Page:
NYC announces plan to demolish hundreds of South Bronx Buildings to make way for luxury

With only a few months into the new year, the Adams administration has announced a radical plan to speed up the gentrification of the South Bronx and create an entirely new neighborhood.

The plan will focus on mostly the Melrose area of the South Bronx from 149th Street to 163rd Street where hundreds of buildings are being targeted for demolition to make way for high-rise luxury rentals and condominiums and will evict thousands of families in the process.

Rendering of Third Avenue looking north from 149th Street

“The area is well situated and ripe to be the next big neighborhood in New York City and our plan is to give Downtown Brooklyn and Long Island City a run for their money,” said Mayor Adams at a press conference this morning.

Adams added, “The South Bronx deserves people who will take care of their neighborhood and in order to do that we need to basically start from scratch and bring in a fresh, new population.”

The plan calls for up to 7,500 units of housing marked towards household incomes of a minimum of $85,000 per year and demolition of existing buildings to begin by the end of the year once all families in the area are evicted.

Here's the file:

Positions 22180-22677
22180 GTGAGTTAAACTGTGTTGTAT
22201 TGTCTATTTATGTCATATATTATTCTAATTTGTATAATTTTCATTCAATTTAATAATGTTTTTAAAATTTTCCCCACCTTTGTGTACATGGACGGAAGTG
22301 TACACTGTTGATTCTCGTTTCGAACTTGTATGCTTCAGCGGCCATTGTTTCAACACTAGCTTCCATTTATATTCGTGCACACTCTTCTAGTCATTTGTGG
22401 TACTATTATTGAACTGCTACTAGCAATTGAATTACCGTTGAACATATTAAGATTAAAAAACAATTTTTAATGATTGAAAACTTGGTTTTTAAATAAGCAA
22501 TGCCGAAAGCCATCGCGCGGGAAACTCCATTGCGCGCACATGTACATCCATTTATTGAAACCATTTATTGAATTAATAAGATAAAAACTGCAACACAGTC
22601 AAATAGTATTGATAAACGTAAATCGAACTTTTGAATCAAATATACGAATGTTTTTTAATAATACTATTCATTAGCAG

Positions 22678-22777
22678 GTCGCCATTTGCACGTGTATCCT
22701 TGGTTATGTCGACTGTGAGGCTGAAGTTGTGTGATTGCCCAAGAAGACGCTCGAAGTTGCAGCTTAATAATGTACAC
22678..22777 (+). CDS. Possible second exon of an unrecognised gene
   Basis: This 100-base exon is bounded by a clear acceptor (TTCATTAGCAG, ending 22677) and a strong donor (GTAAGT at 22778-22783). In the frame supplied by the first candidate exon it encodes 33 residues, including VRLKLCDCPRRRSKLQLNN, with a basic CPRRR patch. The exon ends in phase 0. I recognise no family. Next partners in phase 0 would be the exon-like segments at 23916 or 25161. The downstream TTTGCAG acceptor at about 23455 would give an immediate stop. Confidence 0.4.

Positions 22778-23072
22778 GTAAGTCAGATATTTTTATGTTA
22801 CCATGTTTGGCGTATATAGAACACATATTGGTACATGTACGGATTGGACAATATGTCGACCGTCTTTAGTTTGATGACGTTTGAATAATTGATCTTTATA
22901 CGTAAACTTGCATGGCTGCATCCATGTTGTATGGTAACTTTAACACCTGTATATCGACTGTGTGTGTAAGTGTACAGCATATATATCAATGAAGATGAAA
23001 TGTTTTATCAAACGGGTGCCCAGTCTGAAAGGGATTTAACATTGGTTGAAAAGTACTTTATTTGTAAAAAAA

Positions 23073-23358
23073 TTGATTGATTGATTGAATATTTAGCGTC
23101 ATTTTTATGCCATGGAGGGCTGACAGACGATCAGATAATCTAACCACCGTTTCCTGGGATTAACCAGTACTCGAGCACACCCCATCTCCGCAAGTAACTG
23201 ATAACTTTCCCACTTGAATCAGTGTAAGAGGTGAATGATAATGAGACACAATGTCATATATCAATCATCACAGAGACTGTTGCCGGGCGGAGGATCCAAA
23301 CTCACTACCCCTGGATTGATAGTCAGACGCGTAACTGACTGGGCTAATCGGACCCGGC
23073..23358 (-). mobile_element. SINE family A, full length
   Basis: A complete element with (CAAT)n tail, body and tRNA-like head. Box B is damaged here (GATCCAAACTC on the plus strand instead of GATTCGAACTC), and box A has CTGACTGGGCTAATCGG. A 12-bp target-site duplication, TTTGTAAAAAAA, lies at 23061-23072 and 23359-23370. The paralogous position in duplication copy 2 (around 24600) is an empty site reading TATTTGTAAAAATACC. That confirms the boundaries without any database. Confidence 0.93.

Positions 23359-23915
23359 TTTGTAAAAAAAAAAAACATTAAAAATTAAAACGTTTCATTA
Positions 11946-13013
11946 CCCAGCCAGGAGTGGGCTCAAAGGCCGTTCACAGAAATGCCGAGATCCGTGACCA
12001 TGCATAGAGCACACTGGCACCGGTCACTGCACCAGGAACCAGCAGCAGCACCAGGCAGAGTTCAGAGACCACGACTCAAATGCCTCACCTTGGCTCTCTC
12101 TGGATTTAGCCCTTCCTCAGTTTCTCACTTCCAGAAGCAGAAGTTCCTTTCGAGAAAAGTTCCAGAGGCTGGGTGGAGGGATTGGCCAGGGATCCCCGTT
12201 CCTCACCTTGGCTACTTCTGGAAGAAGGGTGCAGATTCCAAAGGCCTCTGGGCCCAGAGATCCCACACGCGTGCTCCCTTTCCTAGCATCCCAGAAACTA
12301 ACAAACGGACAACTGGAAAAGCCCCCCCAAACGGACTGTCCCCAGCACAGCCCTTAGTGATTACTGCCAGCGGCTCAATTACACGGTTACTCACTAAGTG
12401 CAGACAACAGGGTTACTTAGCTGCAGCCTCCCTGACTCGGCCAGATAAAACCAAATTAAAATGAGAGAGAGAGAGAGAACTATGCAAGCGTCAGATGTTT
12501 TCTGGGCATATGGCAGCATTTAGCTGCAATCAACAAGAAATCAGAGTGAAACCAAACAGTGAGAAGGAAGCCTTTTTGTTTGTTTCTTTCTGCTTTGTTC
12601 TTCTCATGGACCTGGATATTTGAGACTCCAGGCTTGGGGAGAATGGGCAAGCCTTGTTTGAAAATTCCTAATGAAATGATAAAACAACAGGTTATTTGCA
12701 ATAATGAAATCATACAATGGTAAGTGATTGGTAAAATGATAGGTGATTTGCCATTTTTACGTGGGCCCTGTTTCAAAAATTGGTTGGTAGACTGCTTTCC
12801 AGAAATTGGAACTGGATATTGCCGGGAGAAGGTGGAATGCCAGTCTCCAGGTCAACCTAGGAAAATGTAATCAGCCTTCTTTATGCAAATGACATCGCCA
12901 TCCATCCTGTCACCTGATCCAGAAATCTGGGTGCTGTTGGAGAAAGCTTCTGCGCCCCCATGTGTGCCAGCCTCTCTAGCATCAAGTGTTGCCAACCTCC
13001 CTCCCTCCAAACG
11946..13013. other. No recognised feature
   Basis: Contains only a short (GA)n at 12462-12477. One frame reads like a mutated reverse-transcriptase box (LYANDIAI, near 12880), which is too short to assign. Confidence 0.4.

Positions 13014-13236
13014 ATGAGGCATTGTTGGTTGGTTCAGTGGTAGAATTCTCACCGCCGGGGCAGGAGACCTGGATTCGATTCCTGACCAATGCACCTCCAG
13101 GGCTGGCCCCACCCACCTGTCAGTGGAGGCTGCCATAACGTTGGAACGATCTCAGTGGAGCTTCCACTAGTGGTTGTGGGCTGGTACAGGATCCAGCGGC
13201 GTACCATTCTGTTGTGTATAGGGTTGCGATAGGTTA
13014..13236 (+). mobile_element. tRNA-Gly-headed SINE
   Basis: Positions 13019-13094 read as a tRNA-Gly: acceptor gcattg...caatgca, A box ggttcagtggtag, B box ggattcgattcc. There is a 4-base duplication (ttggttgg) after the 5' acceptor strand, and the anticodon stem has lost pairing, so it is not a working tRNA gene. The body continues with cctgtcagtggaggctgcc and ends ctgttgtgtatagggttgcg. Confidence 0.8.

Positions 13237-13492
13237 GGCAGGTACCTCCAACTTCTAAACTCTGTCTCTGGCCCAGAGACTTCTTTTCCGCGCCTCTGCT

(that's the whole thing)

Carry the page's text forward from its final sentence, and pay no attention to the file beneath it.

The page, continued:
As you can probably tell by now, this is an April Fools’ post, however, did you know that it’s loosely based on actual events from decades earlier?

In 1992, residents of the Melrose neighborhood in the South Bronx, found out about an urban renewal plan that was being hatched for the area, and, even worse, it was a plan that wasn’t being made for or by existing residents.

Led by the late Yolanda Garcia, the group of residents organized and eventually mounted so much pressure that the city dropped their plans and gave into the group’s demand that residents be included in any planning process for their neighborhood.

Through these organizing actions was born We Stay/Nos Quedamos which helped guide and develop a truly community based plan for the future of the neighborhood and continues to do so 30 years later.

So while the post started out as a work of fiction, it isn’t a stretch of the imagination that something like this could happen given that it almost actually did.


And we have Yolanda Garcia to thank for leaving no stone unturned and uniting a community against the nefarious actions of a city government that historically has not cared for its most vulnerable residents.

PS this is also a lesson for those who only read headlines and don’t bother to ACTUALLY read the article.

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Ed García Conde

Ed García Conde is a life-long Bronxite who spends his time documenting the people, places, and things that make the borough a special place in the hopes of dispelling the negative stereotypes associated with The Bronx. His writings are often cited by mainstream media and is often consulted for his expertise on the borough's rich history.